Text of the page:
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Samsung Galaxy S20 Ultra 5G networks rolling out here

Samsung Galaxy S20 Ultra 5G networks rolling out here

The Ultra is not for everyone: Samsung is clearly targeting this $1,400 phone toward people who want all of the latest and greatest stuff, including a bunch of features most people don’t need but that gadget-lovers like me still enjoy — like a camera that can zoom 100x and 5G connectivity, long before there’s much of a reason to even use 5G.

The premium market isn’t big for Samsung the way it is for Apple, though. Generally, Samsung’s best-selling products are mid-range and low-cost phones. But Samsung consistently tries to beat Apple to the market with new ideas, whether they work or not: It started with big “phablets” with the first Galaxy Note in 2011. It continued with folding phones like the Galaxy Fold and Galaxy Z Flip. Now it’s beating Apple to the market with 5G.

But 5G is still confusing, and there’s no real need for it right now until the technology becomes more reliable and widely available.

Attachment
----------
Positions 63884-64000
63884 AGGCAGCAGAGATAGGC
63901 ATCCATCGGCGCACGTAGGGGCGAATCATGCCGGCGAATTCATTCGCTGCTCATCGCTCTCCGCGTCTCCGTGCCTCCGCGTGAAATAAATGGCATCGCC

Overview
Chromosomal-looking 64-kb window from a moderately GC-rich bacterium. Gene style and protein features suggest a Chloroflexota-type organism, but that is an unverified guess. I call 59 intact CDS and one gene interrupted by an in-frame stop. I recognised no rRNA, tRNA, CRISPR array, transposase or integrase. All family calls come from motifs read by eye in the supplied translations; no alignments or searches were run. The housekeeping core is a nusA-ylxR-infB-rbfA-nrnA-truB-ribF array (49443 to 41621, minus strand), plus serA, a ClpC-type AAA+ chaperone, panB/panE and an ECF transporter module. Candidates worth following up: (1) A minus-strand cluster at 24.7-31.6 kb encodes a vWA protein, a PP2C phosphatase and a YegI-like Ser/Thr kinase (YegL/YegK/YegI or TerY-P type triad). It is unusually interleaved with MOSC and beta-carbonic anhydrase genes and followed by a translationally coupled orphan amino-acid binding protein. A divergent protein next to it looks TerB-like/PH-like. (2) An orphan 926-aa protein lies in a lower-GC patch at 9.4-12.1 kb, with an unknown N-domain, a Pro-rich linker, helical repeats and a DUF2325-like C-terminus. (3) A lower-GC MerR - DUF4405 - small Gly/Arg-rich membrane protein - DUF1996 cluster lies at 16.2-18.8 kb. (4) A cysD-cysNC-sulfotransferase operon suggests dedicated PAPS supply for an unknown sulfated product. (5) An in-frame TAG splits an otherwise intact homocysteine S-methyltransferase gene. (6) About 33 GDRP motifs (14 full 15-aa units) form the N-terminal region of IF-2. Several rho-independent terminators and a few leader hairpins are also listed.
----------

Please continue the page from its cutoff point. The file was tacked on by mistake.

Here’s what you need to know about the Samsung Galaxy S20 Ultra.

Before we dive too much into the phone itself, I want to give a quick overview of Samsung’s Galaxy S20 lineup, which includes the S20, the S20+ and the S20 Ultra. Each phone supports 5G, but not in the same way.

The “regular” Galaxy S20 on AT&T, Sprint and T-Mobile only runs on low-band LTE, which is more widespread than faster mmWave 5G, but only slightly speedier than the LTE you’ve been using for the last several years. Sometimes I found it’s even slower, but the explanation for that is best told by PCMag’s Sascha Segan, who has a wealth of knowledge on the topic and has been my go-to source for understanding 5G in the U.S.

If you’re planning to keep your phone for two or three years, you should look at the Galaxy S20+ and Galaxy S20 Ultra, since they support the variety of 5G flavors in the U.S. You’ll get slightly faster speeds most of the time and much faster mmWave if you find it. Samsung’s intro video shows the Galaxy S20 Ultra downloading movies in just a couple of seconds, so I tried this for myself.

I went to New York City and tested the Galaxy S20 Ultra on Verizon and T-Mobile. Verizon’s mmWave network is wildly fast, but only when you can find it. I used a map provided to me by the carrier and tested it near New York University. When I came within the coverage area, a small symbol showed me I had 5G “UWB,” or ultra wide band coverage. In this area, I saw speeds of about 1,100Mbps, or more than 11x faster than you’d normally find on LTE. I was able to download Netflix movies in a couple of seconds, not minutes. But you need to be right near a tower for this speedy connection to work. If you walk just a half-block away, you’ll lose the signal and fall back to a slower 4G network. These signals also have trouble penetrating walls and buildings, so you’ll likely drop back down to 4G if you go indoors.

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